Ridgway locates this dilemma in contemporary Dublin. Grace flees there and enters her son’s world; it is not one that she knows, but she adapts quickly (another entirely worthwhile sub-theme in the novel). Martin, meanwhile, ignores everything that her arrival implies.

Her eyes caught his and he was suddenly aware of her, definitely, without question, as the same woman he had walked with as a boy. The strength was back. The secret that he knew but could not explain, even to himself. She stared at him and he was startled by memory. His father. The smell of his father. The feel of the air on their faces as they ran. Her laugh. The lap of the water. Swimming the lake in summer, hiding a whole life from his father. His father and the things he said to her. His hands.

The Long Falling is about hiding, and the price that we pay for that hiding. The central story line of the plot has all the elements of a thriller (and quite a good one) but Ridgway’s achievement is to examine, question and explore what price individuals pay when they indulge in that kind of hiding. Yes, it makes things easier in the short term — but it also builds a debt that will inevitably be called in. The pain of that calling in is vivid in this novel.

As I said earlier, the Irish do this extremely well — and if you like Sebastian Barry, John McGahern, Roddy Doyle, Anne Enright, Colm Toibin and a number of others (and isn’t that a long list?), this novel will suit your taste very well. On the other hand, if you find those explorations gloomy and annoying, you might want to look somewhere else. I love the way that Irish novelists parse these elements, so it is no surprise that I highly recommend this novel.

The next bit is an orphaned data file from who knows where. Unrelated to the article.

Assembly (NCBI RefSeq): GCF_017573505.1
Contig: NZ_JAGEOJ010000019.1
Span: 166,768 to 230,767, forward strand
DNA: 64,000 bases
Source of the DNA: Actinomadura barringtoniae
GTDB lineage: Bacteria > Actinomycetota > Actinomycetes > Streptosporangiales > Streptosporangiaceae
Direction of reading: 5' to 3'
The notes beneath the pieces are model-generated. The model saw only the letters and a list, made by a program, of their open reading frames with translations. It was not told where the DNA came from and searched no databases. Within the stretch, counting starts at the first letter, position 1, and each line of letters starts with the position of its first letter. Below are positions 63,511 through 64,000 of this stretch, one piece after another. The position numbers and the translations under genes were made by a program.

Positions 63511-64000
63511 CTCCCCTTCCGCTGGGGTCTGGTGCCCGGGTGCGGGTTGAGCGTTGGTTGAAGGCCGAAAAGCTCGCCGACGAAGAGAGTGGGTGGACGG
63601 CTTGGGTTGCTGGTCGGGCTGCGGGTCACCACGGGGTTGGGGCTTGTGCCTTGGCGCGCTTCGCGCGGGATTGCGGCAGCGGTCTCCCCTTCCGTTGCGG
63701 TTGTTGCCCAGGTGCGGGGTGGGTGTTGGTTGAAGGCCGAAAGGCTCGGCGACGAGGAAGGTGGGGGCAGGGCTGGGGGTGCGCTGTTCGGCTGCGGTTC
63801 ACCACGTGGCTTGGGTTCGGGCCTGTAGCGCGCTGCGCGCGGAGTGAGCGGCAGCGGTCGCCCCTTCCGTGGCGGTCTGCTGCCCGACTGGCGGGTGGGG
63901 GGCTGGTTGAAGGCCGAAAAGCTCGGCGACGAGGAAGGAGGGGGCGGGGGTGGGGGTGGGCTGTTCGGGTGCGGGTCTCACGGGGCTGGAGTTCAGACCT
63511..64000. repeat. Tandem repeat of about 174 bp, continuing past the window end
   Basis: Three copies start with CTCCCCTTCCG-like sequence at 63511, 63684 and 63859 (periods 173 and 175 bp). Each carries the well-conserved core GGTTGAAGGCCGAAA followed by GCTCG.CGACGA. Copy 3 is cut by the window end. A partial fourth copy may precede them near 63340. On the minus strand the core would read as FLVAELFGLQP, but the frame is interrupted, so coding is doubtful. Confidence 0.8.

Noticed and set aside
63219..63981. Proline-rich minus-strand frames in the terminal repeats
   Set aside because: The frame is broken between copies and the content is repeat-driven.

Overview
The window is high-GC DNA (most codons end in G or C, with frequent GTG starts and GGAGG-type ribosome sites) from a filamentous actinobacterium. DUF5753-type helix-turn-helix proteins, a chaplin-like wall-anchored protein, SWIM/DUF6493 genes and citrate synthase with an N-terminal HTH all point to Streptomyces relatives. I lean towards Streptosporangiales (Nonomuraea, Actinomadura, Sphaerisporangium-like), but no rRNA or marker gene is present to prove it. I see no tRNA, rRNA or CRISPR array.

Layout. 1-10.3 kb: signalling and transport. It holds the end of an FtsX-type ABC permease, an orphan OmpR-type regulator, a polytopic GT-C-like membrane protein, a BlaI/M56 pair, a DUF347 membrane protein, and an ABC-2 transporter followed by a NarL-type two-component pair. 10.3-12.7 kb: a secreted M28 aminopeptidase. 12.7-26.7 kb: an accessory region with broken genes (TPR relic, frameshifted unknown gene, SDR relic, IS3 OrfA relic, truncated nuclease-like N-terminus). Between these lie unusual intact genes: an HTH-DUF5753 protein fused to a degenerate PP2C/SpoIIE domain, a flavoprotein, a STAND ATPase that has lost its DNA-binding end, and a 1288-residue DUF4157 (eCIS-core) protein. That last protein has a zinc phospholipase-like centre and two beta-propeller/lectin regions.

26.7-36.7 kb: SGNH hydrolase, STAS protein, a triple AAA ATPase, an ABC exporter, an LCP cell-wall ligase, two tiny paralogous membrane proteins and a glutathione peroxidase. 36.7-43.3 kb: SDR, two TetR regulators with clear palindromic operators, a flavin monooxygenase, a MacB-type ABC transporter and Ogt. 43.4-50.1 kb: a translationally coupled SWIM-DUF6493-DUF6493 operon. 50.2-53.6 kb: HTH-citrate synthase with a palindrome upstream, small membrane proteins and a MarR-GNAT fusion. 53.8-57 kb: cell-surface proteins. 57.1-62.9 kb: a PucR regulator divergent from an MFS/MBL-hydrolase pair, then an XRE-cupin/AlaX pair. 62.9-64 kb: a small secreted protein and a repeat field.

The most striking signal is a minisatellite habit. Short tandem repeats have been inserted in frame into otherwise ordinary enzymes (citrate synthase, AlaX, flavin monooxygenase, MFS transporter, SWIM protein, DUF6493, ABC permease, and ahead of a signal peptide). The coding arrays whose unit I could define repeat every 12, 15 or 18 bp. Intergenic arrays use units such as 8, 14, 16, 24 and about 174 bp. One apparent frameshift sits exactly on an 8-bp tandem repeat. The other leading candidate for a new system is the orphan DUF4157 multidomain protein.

8 Responses to “The Long Falling, by Keith Ridgway”

  1. KevinfromCanada Says:

    An oversight on my part — I meant to acknowledge that John Self at the Asylum was the blogger who put me on to Ridgway. JS has reviewed three of Ridgway’s novels here.


  2. Guy Savage Says:

    I like the quotes a lot, Kevin. As I read the review, I kept asking where I’d heard the author’s name before. Perhaps it was JS’s blog.

    What is the year (approx) setting?


  3. KevinfromCanada Says:

    Guy: They are longer quotes than normal for me — Ridgway has a rhythm to his prose that I think is important and I hope the quotes show that. One of the strengths of the book for me was the consistent voice that he maintained throughout — it made some of the dramatic developments even more poignant.

    The novel was published in 1998 and I would call it contemporary (there are some specific references that would date it more exactly, but I am not that up on events in Ireland in the last couple decades so I will need help on that front). I’d say the “background” is more Celtic Tiger than the “traditional” Irish conflict — which in itself is interesting since Grace’s fate is pretty much the same in the modern context as it would be in the older conflict.

    If you recognize Ridgway’s name, I am pretty sure it is from John’s blog. He adopted this book as a bit of a cause last year (although it should be noted he had reviewed the other two earlier).


  4. leroyhunter Says: